|Publication number||US4670842 A|
|Application number||US 06/609,036|
|Publication date||Jun 2, 1987|
|Filing date||May 10, 1984|
|Priority date||May 17, 1983|
|Also published as||CA1207905A, CA1207905A1, DE3477705D1, EP0129060A2, EP0129060A3, EP0129060B1|
|Publication number||06609036, 609036, US 4670842 A, US 4670842A, US-A-4670842, US4670842 A, US4670842A|
|Inventors||Mohamed F. Metwaly|
|Original Assignee||International Business Machines Corporation|
|Export Citation||BiBTeX, EndNote, RefMan|
|Patent Citations (7), Referenced by (11), Classifications (10), Legal Events (4)|
|External Links: USPTO, USPTO Assignment, Espacenet|
This invention relates to a character generation method and system for use in word/text processing, displays, work stations and microcomputers, etc., that support those languages employing Arabic script.
As is well known, Arabic script is cursive and is used in several languages, namely Arabic, Farsi and Urdu.
It is a context-sensitive script, the form or shape of characters varying in many cases in dependence upon the surrounding characters in any given line of text.
From the context sensitivity of Arabic script, and the fact that it contains many character-form variants, it is readily appreciated that the displaying or printing of such cursive script raises a significant problem in the correct selection of character forms.
Where input is effected by keyboard, the latter must either be designed to provide a key for each and every character form, or must be equipped with multi-function keys.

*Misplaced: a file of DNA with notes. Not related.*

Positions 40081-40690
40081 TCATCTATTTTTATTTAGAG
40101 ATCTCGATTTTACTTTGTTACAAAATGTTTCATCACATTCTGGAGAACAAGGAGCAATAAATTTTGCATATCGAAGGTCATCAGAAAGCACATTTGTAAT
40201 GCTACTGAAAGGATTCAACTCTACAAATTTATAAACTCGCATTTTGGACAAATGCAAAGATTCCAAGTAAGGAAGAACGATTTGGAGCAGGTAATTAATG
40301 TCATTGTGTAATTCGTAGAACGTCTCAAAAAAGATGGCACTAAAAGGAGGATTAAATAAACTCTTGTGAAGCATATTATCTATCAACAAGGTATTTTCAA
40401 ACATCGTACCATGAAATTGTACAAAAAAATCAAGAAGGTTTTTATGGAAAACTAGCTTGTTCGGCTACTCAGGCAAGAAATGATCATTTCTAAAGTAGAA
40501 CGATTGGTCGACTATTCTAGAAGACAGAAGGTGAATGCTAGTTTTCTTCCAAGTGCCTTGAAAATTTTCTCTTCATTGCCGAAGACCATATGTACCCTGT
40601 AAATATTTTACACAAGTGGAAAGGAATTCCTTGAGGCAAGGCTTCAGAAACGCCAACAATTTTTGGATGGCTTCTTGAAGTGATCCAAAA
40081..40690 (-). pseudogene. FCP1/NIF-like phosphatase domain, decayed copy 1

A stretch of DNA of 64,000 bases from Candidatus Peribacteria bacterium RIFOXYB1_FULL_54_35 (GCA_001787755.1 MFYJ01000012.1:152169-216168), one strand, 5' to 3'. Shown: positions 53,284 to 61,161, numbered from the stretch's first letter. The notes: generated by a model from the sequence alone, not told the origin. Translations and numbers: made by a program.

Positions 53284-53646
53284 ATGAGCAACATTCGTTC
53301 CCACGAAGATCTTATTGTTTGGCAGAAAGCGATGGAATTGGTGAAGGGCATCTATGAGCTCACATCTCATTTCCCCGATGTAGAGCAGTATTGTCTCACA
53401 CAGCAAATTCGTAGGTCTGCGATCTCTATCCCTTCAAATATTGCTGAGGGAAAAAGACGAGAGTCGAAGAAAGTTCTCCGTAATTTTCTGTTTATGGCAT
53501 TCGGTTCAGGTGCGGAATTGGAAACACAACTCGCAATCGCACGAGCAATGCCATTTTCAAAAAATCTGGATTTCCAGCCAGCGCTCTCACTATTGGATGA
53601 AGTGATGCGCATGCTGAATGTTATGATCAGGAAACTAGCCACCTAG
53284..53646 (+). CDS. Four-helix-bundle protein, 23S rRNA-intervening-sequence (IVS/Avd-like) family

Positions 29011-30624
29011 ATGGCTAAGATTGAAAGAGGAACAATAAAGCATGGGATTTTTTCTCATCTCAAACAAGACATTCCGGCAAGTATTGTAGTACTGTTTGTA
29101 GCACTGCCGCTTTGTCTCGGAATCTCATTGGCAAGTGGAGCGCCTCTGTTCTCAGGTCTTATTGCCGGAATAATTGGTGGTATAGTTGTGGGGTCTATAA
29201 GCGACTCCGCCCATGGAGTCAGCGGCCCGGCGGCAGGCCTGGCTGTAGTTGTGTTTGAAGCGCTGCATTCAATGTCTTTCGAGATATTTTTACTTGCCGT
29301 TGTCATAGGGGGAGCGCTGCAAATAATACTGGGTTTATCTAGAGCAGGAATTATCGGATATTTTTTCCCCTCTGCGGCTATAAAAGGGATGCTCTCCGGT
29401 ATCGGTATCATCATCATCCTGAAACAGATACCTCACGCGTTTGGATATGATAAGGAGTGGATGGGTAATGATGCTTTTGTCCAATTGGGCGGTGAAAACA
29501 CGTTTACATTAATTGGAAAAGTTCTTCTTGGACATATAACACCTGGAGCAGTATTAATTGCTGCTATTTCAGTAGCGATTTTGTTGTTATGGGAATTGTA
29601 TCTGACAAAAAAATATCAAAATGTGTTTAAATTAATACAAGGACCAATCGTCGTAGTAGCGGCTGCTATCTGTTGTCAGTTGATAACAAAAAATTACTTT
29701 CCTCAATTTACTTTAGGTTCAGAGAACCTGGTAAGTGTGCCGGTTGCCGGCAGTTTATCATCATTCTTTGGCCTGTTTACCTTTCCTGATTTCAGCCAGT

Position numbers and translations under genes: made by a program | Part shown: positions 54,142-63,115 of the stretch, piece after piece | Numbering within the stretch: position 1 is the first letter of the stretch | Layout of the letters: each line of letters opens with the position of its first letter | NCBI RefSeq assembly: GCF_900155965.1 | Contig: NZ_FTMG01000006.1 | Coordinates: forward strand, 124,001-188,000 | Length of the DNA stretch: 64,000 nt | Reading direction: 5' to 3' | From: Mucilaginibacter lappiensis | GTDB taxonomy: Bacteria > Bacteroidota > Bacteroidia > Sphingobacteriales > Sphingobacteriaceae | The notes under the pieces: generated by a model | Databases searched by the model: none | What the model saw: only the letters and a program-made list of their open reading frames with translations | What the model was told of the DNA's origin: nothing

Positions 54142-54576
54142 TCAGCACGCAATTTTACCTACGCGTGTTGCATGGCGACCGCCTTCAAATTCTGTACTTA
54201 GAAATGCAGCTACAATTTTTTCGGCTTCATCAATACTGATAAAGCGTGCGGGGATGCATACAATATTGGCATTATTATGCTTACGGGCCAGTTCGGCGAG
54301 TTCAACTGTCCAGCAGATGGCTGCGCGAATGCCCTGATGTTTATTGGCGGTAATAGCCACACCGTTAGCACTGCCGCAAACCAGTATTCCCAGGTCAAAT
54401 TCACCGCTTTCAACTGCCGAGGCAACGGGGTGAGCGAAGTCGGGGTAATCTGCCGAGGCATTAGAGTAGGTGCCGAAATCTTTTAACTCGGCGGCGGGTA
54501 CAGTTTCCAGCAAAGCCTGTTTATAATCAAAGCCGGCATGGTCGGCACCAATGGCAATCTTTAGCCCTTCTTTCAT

Any keyboard having separate keys for each form would be unduly cumbersome, while multi-function keys obviously result in a reduction of the rate at which even a skilled operator can produce text. These obvious expedients also lay the onus of proper form selection on the operator.
A better approach is to provide a more or less standard type of keyboard wherein the keys are marked for the basic or stand-alone form of characters, and employ logic to automatically select the appropriate form that each successive character must take.
To date, several efforts have been made to automate selection and, in the main, all appear to have focused on a concept that is well illustrated in U.S. Pat. No. 4,176,974, which issued on Dec. 4, 1979, to W. B. Bishai and J. H. McCloskey and is entitled "Interactive Video Display and Editing of Text in Arabic Script".
The concept noted above is based on the fact that various Arabic characters have respectively different modes of interconnection. Some character forms connect with other characters from both left and right, some may connect only to the right and some are of a stand-alone type connecting neither to the right nor to the left.
In accordance with Bishai et al, (Column 4 Lines 54 to 59), characters that are capable of connection at both sides respectively occur in four different forms:
1. independent or stand-alone (joined neither to right nor left)